How Strain and Counterstrain Works
Strain and Counterstrain is able to correct chronic muscle tension by correcting an overactive stretch reflex that exists in the painful muscle. [Reference: Stretch reflexes and Hoffman reflexes in patients with Achilles tendonitis, JAOA, 2006.]
A normal muscle contracts as a result of communication with the central nervous system, but the overactive stretch reflex causes a muscle to contract constantly. This leads to a build up of neuroactive biochemicals or "waste products" in the muscle, perpetuating the chronic spasm causing the formation of a tender point or "trigger point." [Reference: Uncovering the biomechanical milieu of myofascial trigger points using in vivo microdyalysis: An application of muscle pain concepts to myofascial pain syndrome: Jay P. Shah, Journal of Body Work.]
The Cause of Many Chronic Pain Syndromes
Myofasciasl pain or "soft tissue problems" are responsible for a large percentage of chronic pain syndromes. It can occur in all areas of the body and presents as persistent tightness, pain or numbness/ tingling sensations. Myofascial pain cannot be detected by MRI, X-Ray or CT scan; however, trigger points can be diagnosed electrophysiologically by spontaneous electrical activity (SEA.) Myofascial pain is distinctly different than fibromyalgia in which there is generalized soft tissue sensitivity in all areas of the body. Interestingly, patients with fibromyalgia often have some degree of myofascial pain and therefore still have significant pain relief following Counterstrain treatment.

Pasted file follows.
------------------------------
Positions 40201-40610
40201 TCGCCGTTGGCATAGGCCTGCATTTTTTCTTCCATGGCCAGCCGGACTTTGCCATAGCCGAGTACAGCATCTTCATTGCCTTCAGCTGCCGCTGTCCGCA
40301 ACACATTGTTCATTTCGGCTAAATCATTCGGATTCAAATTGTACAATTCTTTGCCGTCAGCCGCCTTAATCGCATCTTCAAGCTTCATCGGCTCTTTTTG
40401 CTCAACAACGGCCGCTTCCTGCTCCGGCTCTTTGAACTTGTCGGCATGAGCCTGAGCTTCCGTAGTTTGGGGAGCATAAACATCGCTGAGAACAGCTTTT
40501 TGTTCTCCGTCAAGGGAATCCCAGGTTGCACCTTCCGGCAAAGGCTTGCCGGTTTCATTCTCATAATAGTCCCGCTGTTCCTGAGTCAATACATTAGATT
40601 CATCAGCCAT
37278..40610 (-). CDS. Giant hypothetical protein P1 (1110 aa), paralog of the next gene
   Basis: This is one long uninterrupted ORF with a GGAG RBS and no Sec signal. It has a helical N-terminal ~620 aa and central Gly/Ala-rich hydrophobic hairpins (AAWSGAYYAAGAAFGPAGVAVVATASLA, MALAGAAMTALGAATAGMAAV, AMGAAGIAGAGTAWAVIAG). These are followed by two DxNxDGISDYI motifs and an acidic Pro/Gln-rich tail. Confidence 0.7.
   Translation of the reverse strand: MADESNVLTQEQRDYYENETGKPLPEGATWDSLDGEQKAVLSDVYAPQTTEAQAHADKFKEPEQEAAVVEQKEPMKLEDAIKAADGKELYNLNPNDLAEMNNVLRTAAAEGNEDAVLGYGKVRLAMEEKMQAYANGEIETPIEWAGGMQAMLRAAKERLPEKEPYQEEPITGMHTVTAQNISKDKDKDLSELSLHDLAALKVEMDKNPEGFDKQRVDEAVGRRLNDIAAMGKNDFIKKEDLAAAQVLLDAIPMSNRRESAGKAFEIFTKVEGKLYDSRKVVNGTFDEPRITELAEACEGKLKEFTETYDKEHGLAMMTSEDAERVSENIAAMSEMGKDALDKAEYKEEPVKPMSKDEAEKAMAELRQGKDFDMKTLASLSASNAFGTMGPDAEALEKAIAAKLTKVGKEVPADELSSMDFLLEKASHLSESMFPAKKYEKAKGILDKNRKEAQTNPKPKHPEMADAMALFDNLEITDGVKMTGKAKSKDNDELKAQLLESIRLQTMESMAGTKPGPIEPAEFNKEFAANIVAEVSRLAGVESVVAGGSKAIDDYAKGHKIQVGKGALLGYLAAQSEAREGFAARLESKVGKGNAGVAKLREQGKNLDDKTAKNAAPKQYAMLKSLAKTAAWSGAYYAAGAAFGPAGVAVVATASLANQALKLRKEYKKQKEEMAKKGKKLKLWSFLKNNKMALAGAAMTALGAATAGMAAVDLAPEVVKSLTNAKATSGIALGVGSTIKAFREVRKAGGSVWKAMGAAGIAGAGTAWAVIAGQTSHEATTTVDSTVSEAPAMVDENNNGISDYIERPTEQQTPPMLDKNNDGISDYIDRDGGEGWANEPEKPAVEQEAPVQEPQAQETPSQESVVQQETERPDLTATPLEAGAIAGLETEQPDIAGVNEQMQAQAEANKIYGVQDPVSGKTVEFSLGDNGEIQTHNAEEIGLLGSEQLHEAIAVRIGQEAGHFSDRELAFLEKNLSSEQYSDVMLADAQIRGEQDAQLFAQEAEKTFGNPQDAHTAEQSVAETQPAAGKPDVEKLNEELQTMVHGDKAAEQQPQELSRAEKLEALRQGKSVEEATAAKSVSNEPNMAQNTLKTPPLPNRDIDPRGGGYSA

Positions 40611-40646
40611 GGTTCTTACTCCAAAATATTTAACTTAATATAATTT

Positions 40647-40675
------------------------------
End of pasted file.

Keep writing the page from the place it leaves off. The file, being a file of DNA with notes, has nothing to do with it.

Treatments Are Pain Free
One of the main advantages to Strain and Counterstrain is that it is an "indirect" or pain free manual therapy technique. This means that you place patients into positions of ease and comfort instead of stretching them through pain and restriction. Also, Counterstrain's ability to reduce overactive stretch reflexes gives the technique excellent "carry over" or permanency. In essence, with this technique, the body corrects itself instead of being "forced" into correction.
The muscular or musculoskeletal form of Counterstrain is targeted directly to the muscles of the human body and thus has many clinical applications. Post-operative muscle spasm, tension headaches, low back pain, neck pain, tennis elbow and sprained ankles are just a few examples of conditions that respond to this form of Strain and Counterstrain technique.
Fascial Counterstrain for the Musculoskeletal System
Fascial Counterstrain therapy (FCS) has the ability to treat every part of the musculoskeletal system including dysfunctions found in the bone tissue, joint and spinal ligaments, cartilage, skeletal muscle, and the superficial fascial system.
Bone Tissue Dysfunction
Bone tissue and fascia systems are closely related, therefore FCS treatment can be used to treat bone tissue dysfunction. This applies to injuries like tendonitis, post-fracture pain, and bone contusions. FCS can both treat and correct bone deformities, TMJ, tarsal tunnel syndrome, carpal tunnel syndrome, and idiopathic peripheral neuropathy.
Joint and Spinal Ligaments Dysfunction
If ligaments or joints are damaged or inflamed they respond by tightly contracting or “over-protecting.” This limits mobility and can cause intense, chronic pain in the spine and extremities. FCS ligament therapy can relieve joint pain and recover range of motion by decompressing spinal segments. Treatment can result in relief or even elimination of back pain, neck pain, lumbar spinal stenosis, and herniated discs.
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